Six Months After Hurricane Sandy, Dioceses Continue to Aid Community Recovery
NEW YORK, April 30, 2013 /PRNewswire-USNewswire/ -- Six months after Hurricane Sandy made landfall in the northeastern United States, washing over coastal barrier islands and causing an estimated $50 billion in wind and flood damage, the Episcopal dioceses of Easton, MD; New Jersey; Newark; New York; and Long Island are continuing to aid impacted communities and facilitate recovery efforts.
Episcopal Relief & Development is currently supporting the work of disaster recovery coordinators in the dioceses of Easton, New Jersey and New York, and has helped establish a regional hub for volunteer coordination that that will connect mission teams with projects in all impacted dioceses. These coordinators are working with Episcopal congregations, ecumenical and community-based groups and a range of government agencies to assess needs and organize response activities.
"The Episcopal response to Hurricane Sandy has been huge and heartfelt," said Katie Mears, Episcopal Relief & Development's Director of US Disaster Preparedness and Response. "Congregations in the impacted areas mobilized immediately to provide essential relief to people and families in need, and now we are working with dioceses to further equip them to drive recovery and continue reaching out to vulnerable people in their communities."
While relief activities still continue in some locations, the recent focus of diocesan response to Sandy has been on strengthening capacity at regional and congregational levels to engage in rebuilding and other recovery activities. The diocesan disaster recovery coordinators are charged with organizing and directing volunteers, and helping to develop ministries that will serve communities long after hurricane recovery is complete.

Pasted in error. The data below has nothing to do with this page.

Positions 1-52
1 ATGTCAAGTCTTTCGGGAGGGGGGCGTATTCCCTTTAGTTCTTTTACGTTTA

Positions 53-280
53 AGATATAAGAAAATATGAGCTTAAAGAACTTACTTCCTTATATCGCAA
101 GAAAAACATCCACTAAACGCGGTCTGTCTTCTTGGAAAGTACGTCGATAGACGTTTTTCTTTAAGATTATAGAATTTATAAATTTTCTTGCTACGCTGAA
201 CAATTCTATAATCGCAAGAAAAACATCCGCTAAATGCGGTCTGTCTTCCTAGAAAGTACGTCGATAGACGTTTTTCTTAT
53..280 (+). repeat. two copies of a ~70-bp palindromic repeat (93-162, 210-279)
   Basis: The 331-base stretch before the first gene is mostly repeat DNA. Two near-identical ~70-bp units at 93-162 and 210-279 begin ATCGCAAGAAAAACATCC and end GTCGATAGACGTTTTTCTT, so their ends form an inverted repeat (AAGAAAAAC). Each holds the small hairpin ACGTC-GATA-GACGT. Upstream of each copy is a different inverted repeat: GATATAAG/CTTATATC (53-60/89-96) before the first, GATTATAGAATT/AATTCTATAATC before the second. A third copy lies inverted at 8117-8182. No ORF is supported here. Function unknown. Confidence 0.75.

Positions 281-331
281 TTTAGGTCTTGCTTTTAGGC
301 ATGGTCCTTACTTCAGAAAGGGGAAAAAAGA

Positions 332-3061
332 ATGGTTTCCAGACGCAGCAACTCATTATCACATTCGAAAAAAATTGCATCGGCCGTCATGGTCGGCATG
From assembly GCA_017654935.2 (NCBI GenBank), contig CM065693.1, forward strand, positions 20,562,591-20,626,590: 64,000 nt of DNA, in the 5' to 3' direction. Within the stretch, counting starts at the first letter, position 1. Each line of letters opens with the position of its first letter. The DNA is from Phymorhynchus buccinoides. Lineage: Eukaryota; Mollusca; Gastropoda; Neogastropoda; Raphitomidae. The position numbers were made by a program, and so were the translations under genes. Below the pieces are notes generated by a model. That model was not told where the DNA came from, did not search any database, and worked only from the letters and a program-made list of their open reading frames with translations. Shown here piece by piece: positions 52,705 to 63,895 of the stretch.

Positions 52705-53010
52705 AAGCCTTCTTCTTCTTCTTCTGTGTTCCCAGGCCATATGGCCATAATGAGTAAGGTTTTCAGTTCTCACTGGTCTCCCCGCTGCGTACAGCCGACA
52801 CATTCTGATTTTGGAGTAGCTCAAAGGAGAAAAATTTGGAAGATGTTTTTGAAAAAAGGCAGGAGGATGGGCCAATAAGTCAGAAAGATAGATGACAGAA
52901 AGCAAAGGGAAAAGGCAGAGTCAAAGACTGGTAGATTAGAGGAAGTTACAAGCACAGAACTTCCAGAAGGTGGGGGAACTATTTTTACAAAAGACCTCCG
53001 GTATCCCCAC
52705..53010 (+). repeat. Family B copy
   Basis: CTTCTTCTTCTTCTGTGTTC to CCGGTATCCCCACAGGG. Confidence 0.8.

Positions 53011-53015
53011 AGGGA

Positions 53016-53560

New Jersey disaster recovery coordinator Keith Adams is looking at storm response as an opportunity for the Episcopal Church to grow in service and in community. "Every day in New Jersey is a disaster for someone, and this storm is how the Church remembered it has responsibility for everyday vulnerable people. People are stepping up, being called to do more," he said.
Adams recounted how St. Mark's Episcopal Church in Keansburg opened its parish hall the day after the storm so volunteers could make sandwiches and offer food in spite of the power being out. Now, St. Mark's serves 125 people with two meals a day, and has connected with New Jersey Hope and Healing, an organization that provides social workers, mental health services, crisis counseling and nurse visits.
In Staten Island, the Episcopal Diocese of New York's disaster recovery coordinator, Darrell Hayes, is also focusing on building relationships with impacted community members and organizations in order to build homes for the most vulnerable residents impacted by the storm. Coordinating with case managers from a Lutheran organization active in Staten Island, Hayes finds work sites that require insulation, sheetrock, plastering or painting, and then matches volunteer teams with those skills.
Episcopal Relief & Development's US Disaster Program offers resources for preparedness planning, which can be downloaded for free from the organization's website. The program has also published tips and how-tos for disaster response ministries, and offers support through the Partners in Response team and Diocesan Disaster Coordinators. More information is available at www.episcopalrelief.org/USDisasterProgram.
To volunteer for Hurricane Sandy response work in Easton, New Jersey or New York, please visit the regional volunteer page: http://relief.episcopalny.org/
Episcopal Relief & Development is the international relief and development agency of the Episcopal Church and an independent 501(c)(3). Its programs work towards achieving the Millennium Development Goals. Together with its partners, the organization rebuilds after disasters and empowers people by offering lasting solutions to poverty, hunger and disease, including HIV/AIDS and malaria.
SOURCE Episcopal Relief & Development
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